I am thrilled to find a site called MindTram by Colin Ude-Lewis. Colin does what I do: reads and marks up books with yellow highlighter and makes notes. But he goes a step further. He makes his notes available to you. I've just signed up for his service, Wisdom Notes.
For a small subscription fee, you can get his notes and quotes on a huge library of self-development, philosophy and business books. This is a true treasure trove for anyone who loves books, and loves expanding their thinking and knowledge. It's also a great source of content ideas for blogs and newsletters.
Where in the world do people feel most content with their lives?
According to a new report released by the Organization for Economic Co-Operation and Development (OECD), a Paris-based group of 30 countries with democratic governments that provides economic and social statistics and data, happiness levels are highest in northern European countries.
Get Content, Get Customersis written exclusively to address a new style of marketing with content that is revolutionizing the way big and small companies attract clients on and off line.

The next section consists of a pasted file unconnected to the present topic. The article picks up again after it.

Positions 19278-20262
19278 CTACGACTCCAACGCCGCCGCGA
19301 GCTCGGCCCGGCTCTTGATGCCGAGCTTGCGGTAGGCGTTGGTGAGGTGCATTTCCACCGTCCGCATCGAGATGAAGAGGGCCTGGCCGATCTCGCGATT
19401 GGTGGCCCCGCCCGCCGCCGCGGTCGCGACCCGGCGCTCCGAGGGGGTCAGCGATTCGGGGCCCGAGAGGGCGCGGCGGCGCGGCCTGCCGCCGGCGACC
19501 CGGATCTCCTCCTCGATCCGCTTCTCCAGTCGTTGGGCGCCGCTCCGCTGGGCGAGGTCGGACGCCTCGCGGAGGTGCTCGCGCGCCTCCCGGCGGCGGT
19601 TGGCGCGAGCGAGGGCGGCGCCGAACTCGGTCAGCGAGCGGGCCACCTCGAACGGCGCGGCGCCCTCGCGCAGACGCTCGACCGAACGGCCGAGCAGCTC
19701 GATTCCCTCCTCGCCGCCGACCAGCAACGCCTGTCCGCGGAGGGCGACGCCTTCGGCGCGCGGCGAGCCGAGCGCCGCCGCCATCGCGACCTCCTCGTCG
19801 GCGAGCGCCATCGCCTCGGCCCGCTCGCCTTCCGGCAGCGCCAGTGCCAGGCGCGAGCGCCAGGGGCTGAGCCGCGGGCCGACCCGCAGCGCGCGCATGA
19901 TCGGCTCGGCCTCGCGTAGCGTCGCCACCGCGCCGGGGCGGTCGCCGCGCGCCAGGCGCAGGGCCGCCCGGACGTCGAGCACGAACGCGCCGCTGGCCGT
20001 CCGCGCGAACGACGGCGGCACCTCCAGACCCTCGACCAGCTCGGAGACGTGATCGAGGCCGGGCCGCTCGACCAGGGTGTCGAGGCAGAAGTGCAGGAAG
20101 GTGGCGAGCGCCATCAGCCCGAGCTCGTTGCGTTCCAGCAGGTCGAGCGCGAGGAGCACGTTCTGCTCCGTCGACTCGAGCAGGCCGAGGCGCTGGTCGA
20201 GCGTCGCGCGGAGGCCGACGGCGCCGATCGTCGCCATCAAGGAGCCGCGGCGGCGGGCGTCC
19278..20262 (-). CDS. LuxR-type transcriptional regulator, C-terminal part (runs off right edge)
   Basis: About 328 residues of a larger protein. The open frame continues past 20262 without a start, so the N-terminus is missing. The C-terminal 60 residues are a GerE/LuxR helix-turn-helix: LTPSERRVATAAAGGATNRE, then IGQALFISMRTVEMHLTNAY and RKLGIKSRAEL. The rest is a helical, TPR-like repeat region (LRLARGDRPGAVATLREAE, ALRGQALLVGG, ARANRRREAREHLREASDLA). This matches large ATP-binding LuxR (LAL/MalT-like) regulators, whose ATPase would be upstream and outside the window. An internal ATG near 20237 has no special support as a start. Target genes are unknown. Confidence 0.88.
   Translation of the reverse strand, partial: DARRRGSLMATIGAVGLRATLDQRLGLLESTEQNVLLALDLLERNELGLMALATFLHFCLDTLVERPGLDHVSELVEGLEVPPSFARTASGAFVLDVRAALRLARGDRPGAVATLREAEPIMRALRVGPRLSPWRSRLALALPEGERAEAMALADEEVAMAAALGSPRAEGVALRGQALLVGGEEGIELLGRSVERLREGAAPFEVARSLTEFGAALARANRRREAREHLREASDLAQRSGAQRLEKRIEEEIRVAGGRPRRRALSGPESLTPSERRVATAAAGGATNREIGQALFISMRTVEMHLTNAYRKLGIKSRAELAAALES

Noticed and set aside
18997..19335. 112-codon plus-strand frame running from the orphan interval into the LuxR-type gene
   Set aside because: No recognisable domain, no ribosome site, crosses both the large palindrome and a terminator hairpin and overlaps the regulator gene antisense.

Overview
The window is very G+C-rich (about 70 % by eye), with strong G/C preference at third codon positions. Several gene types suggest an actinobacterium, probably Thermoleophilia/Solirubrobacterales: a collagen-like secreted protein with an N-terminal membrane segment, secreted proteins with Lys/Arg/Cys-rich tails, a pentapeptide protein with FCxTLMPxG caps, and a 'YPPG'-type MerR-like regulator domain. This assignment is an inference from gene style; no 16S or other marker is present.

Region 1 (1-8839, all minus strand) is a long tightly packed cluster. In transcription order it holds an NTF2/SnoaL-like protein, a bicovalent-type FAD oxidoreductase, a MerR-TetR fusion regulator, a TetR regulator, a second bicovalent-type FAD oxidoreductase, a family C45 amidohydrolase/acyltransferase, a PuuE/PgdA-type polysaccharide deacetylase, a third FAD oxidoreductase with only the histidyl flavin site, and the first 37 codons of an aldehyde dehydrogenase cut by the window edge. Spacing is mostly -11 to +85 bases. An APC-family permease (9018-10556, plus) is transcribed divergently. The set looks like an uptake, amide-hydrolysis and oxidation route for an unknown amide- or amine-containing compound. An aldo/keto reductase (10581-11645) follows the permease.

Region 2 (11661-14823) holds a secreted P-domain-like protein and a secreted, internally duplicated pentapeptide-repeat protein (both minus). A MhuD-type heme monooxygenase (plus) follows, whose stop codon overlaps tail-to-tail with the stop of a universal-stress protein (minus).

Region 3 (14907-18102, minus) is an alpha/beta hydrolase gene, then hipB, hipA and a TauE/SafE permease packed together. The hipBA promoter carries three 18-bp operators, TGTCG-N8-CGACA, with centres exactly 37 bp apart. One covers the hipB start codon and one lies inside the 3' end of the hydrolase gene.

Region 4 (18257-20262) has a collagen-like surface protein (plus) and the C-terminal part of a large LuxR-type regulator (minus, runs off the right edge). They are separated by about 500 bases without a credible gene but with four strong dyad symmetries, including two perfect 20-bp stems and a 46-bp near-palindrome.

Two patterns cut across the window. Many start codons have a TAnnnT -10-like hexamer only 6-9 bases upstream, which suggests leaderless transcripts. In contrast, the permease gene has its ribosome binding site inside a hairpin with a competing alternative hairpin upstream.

This book has as it's tag line: How to use content marketing to deliver relevant, valuable, and compelling information that turns prospects into buyers.
It is thanks to Pulizzi and Barrett that I embarked on re-purposing this blog. Finally I had a name for the kind of marketing I was helping our clients do: market themselves by providing useful and unique content to a targeted audience.
I realized I wasn't just writing about ezines or blog writing. The big picture is content marketing, how to use content to attract customers and grow business.
I had to let out a sigh of relief when re-reading Robert Cialdini's Influence: the Psychology of Persuasion. Seems the esteemed professor and expert on compelling behaviors admits to being somewhat of an easy sell himself. Which is why he says he started studying people who fall for sales scams and ways they are influenced to act.
Whew, I'm not alone. I love a good story and easily get roped in by expert copywriters. Even when I know an offer's too good to be true, I want to buy it just to see, to make it work anyway.